08-09-2018-Supreme Court to examine validity of SC/ST Act amendment, seeks government reply

September 8, 2018:The Times of India

NEW DELHI: A month after Parliament amended the Scheduled Castes and Scheduled Tribes (Prevention of Atrocities) Act to overturn a Supreme Court verdict introducing a provision for anticipatory bail, the legislation was back in the apex court with two PILs challenging the validity of the amendment.

A bench of Justices AK Sikri and Ashok Bhushan agreed to hear the PILs and issued notice to the Centre to justify the validity of the amendment within six weeks. It, however, refused to stay operation of the law.

The amendment, approved by Parliament on August 9, ruled out anticipatory bail for a person accused of atrocities against SC/STs. The legislation also provided that no preliminary enquiry would be required for registering a criminal case and an arrest would not be subject to any approval.

The Centre brought the amendment after nationwide protests against the SC order which said there would be no automatic arrest and police must conduct a preliminary enquiry within seven days before taking any action.

Expressing concern over rampant misuse of the act, the SC had stepped in to provide safeguards to innocent people and introduced the provision of anticipatory bail despite Section 18 of the act saying pre-arrest bail would not apply to persons committing an offence under the law.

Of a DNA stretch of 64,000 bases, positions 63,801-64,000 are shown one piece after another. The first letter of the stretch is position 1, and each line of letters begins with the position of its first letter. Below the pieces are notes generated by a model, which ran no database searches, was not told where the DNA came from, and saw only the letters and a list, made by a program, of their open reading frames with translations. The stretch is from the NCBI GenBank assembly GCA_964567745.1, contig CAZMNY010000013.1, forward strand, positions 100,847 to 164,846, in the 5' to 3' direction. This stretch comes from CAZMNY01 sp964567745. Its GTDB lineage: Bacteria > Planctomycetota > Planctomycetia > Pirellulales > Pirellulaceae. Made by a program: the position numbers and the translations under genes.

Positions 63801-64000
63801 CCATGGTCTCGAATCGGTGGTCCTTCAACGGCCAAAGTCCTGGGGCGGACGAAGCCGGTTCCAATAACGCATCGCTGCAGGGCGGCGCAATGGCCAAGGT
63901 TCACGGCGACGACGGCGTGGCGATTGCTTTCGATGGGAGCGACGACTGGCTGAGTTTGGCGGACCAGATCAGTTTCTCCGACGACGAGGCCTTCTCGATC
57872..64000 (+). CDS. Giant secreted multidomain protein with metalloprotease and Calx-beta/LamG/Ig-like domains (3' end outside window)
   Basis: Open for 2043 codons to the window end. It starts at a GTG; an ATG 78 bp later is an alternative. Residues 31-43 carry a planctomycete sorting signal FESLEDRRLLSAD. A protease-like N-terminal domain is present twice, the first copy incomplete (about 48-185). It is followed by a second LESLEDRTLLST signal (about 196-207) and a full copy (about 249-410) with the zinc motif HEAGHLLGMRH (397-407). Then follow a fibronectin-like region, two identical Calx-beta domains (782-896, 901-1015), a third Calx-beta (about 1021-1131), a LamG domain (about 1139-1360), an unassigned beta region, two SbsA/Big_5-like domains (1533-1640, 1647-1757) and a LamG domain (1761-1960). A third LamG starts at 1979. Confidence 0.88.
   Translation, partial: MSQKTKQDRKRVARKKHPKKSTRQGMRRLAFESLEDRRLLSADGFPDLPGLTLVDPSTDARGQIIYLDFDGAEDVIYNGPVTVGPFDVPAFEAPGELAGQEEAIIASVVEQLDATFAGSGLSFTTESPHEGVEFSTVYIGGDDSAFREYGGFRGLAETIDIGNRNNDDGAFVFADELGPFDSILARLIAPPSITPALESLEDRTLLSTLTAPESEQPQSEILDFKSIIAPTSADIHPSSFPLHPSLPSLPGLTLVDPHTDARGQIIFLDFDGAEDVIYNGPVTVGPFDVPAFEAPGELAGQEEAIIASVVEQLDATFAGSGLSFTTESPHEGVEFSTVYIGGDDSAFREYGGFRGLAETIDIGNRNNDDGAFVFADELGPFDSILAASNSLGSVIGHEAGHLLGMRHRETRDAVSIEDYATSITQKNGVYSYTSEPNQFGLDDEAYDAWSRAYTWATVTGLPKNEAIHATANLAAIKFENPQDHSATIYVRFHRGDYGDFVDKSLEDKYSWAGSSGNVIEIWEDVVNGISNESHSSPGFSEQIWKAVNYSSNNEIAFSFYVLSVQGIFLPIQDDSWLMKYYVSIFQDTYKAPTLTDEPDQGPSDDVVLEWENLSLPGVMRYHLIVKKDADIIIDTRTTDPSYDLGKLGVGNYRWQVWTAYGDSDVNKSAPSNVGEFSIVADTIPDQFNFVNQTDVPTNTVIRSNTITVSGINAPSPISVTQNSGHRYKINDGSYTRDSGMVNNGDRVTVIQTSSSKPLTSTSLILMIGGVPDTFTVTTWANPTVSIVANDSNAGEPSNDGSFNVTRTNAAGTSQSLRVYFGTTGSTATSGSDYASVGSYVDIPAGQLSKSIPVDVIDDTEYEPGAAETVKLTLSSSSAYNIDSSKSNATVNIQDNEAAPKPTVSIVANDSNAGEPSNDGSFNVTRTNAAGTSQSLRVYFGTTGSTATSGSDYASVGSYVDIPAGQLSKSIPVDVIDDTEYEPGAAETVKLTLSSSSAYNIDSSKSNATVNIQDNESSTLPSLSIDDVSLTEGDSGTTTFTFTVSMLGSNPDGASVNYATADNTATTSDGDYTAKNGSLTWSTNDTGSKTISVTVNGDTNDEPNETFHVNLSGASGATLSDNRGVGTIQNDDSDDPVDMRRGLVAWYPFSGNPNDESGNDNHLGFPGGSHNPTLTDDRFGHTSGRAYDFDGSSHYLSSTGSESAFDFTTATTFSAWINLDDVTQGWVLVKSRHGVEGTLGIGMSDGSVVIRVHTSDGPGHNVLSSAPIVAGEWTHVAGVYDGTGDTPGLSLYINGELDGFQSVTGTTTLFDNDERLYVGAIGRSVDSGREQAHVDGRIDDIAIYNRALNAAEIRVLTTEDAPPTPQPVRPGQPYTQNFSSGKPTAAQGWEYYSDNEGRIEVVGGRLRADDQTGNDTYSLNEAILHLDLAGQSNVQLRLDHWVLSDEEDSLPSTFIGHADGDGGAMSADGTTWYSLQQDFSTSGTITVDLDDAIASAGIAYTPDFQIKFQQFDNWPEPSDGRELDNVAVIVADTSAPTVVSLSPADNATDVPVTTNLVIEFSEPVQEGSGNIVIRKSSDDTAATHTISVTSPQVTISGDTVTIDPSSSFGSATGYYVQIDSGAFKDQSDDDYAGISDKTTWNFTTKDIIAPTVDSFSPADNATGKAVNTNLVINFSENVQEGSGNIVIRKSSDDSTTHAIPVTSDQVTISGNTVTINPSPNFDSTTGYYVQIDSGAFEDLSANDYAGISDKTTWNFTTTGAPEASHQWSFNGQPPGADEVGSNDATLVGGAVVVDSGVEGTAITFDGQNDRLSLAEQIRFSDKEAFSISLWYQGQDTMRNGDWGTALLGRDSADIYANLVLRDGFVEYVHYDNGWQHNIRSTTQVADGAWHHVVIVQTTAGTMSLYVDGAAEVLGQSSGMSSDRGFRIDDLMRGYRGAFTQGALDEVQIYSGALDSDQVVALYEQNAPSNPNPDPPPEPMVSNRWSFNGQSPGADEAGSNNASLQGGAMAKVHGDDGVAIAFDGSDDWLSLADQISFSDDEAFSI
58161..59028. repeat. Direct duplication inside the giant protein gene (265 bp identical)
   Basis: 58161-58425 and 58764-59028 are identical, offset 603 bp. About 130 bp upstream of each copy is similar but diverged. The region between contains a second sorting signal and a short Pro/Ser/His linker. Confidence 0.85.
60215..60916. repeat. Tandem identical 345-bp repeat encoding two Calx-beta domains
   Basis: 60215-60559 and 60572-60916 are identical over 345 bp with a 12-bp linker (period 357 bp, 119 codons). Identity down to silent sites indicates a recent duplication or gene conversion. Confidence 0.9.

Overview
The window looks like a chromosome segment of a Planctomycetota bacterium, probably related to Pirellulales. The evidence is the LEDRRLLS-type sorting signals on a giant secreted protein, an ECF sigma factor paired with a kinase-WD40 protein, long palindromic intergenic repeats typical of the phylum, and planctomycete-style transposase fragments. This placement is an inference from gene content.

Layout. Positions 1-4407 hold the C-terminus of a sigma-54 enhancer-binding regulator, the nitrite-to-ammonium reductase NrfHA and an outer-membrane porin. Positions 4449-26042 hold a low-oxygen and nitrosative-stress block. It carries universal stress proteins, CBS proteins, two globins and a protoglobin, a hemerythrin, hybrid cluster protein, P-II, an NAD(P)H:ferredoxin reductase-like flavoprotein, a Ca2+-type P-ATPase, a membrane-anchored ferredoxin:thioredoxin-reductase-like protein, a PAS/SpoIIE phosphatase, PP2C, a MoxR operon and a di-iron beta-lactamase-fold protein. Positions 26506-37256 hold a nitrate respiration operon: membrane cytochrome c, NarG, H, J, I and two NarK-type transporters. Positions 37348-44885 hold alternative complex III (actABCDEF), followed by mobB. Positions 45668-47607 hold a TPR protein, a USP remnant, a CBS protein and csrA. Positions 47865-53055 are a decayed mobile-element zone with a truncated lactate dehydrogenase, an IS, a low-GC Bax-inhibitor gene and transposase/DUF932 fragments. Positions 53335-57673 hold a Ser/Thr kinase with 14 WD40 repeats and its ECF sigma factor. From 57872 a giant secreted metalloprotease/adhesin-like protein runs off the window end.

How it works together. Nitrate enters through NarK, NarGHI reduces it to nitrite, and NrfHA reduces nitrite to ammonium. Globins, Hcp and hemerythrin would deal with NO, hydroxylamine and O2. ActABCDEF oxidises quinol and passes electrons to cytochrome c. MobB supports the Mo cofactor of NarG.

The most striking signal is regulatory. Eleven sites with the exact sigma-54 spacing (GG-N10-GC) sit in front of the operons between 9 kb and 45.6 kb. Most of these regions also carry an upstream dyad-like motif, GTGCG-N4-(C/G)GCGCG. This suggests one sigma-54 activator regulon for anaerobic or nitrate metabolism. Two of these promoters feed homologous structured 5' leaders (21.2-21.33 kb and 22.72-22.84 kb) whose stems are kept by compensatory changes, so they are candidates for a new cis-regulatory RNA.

Challenging the changed law, the petitioners alleged that the Centre brought the amendment to derive political mileage and it had committed the same mistake as the Rajiv Gandhi government when the apex court order in the Shah Bano case was overturned.

“The rare move was adopted by the central government to get political mileage and under pressure from alliance partners and also worried over the prospects of antagonising the huge vote bank ahead of next year’s Lok Sabha polls,” the petition said.

It said that the act was being misused to frame innocent people and the SC was right in providing protection to prevent misuse of the act as an instrument to “blackmail or to wreak personal vengeance”.

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